Monday, July 27, 2009

Bushfire quilt help needed

Dear friends,
Many people across Australia have been deeply moved by the plight of Victorian towns affected by the bushfires in February.

We are among the lucky ones: our towns and homes were not directly impacted and our lives have moved on. For people in towns like Marysville, there are months and years of hard work and recovery ahead before life gets back to normal.

Yet out of the devastation and heartbreak, visions of hope have emerged. The reviving of the bush seems symbolic of the strength and tenacity of bush-loving residents.

If you've been wondering what you could do to help, this might be just the thing.
We are making a commemorative quilt to give to the community of Marysville.
We invite you to participate in this project. If you've never quilted before, don't worry - neither have I! It's easy! With the guidance of our technical support expert, Julie Warren, even us non-quilters can have a go.

Step 1: Choose fabric of your choice, 100% cotton is best. Cut out an 8 by 8 inch square.

Step 2: Measuring in 1 inch from the edge, trace a 6 by 6 inch square

Step 3: Decorate your block any way you like - as long as you stay within the clearly marked 6 inch square, leaving the margin clear for hemming.

You could use embroidery, applique, fabric paint or fabric pens such a 'Pigma' pens.
Julie Warren is available for idea and practical guidance.

The Marysville Quilt Project website is up and running. Check there for for inspiration and practical suggestions, including photos that might prompt ideas for your block design.
Your local quilting store will also be a useful resource.

Step 4: Complete the quilt block and post it to:

The Marysville Quilt Project
P.O. Box 378
Victoria 3799
by no later than 30 September 2009!!!

Feel free to forward this email to friends you think might like to join the project.
Thank you for being part of this project.
Kind regards,
Julie Bell
Julie Warren

The Marysville 'Beauty for Ashes' Quilt Project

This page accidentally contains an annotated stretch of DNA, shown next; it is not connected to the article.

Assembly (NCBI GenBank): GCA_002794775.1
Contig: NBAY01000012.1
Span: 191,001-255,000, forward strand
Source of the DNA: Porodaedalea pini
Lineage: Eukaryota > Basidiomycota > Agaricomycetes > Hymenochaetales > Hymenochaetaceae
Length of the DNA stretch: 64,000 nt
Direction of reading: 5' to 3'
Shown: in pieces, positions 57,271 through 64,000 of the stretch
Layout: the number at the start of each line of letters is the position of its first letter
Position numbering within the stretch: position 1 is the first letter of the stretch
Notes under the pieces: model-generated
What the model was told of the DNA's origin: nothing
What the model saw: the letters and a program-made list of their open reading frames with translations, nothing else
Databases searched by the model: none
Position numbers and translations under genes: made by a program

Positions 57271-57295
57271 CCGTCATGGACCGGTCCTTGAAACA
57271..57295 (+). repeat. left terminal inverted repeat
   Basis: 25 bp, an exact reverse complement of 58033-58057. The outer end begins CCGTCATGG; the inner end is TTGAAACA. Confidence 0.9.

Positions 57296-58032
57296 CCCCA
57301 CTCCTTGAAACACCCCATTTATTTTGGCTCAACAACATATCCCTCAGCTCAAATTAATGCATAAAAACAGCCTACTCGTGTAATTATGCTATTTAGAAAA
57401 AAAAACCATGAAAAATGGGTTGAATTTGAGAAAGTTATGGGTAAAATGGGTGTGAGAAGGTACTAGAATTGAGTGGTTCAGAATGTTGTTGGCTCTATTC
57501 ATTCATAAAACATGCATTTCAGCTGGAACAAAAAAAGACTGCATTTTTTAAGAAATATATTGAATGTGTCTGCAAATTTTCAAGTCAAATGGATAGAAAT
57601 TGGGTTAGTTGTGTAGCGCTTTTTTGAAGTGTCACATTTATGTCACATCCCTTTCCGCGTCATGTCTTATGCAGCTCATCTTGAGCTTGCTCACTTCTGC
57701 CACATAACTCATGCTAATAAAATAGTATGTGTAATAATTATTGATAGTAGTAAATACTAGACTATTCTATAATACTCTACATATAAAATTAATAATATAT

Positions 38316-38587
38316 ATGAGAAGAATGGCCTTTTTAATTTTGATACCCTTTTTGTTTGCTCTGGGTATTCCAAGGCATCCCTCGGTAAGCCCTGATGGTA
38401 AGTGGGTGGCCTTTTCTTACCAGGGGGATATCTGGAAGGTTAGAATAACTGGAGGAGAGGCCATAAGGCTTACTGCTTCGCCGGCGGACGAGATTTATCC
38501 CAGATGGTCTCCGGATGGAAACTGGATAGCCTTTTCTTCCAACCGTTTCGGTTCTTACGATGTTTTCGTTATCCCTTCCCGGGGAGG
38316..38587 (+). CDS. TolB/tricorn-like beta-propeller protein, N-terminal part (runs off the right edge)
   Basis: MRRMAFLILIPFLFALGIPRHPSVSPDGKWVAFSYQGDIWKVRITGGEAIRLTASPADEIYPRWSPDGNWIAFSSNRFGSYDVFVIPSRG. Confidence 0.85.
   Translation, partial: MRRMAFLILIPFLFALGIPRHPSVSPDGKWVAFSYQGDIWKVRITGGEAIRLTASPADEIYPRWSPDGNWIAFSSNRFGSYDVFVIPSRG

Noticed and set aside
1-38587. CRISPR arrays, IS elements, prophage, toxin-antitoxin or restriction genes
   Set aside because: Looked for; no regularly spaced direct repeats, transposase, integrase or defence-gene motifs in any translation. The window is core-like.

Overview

This is her face close up. Oh my God! She looks scared! It is so not what i wanted! I wanted it to look like she was laughing. Apart from starting again, next time, any artists out there to give me advice?

Hair continued

The channel for this loom is wider than the foot. Very important because you want the yarn to squish down and be sewn close.
Make sure that the loom has the open end facing the back of the machine or you won't be able to slide the yarn off!.
The hair is pinned around the head and tied into a ponytail and ready to sew onto the head. You can if you wish cut the yarn loops, but i will be keeping them as is to make the hair look curly.


This is a cardboard loom. The cardboard is cut to the depth i want the hair to be. Now i am going to prepare the yarn to make the hair.
You wrap the yarn round and round, pushing the yarn close together.
Keep going until you have most of the cardboard covered. Do not cut the yarn, take the whole thing to the sewing machine and stitch in the blank space using a wide zig zag to hold them all together. When you almost reach the end, stop. slide the now sewn yarn off the end and wind some more yarn around the loom. When you have the length required stop, back stitch and cut the yarn.
Hair is ready to use.
For this particular doll i will be sewing it onto the head all the way around because i am going to make a pony tail.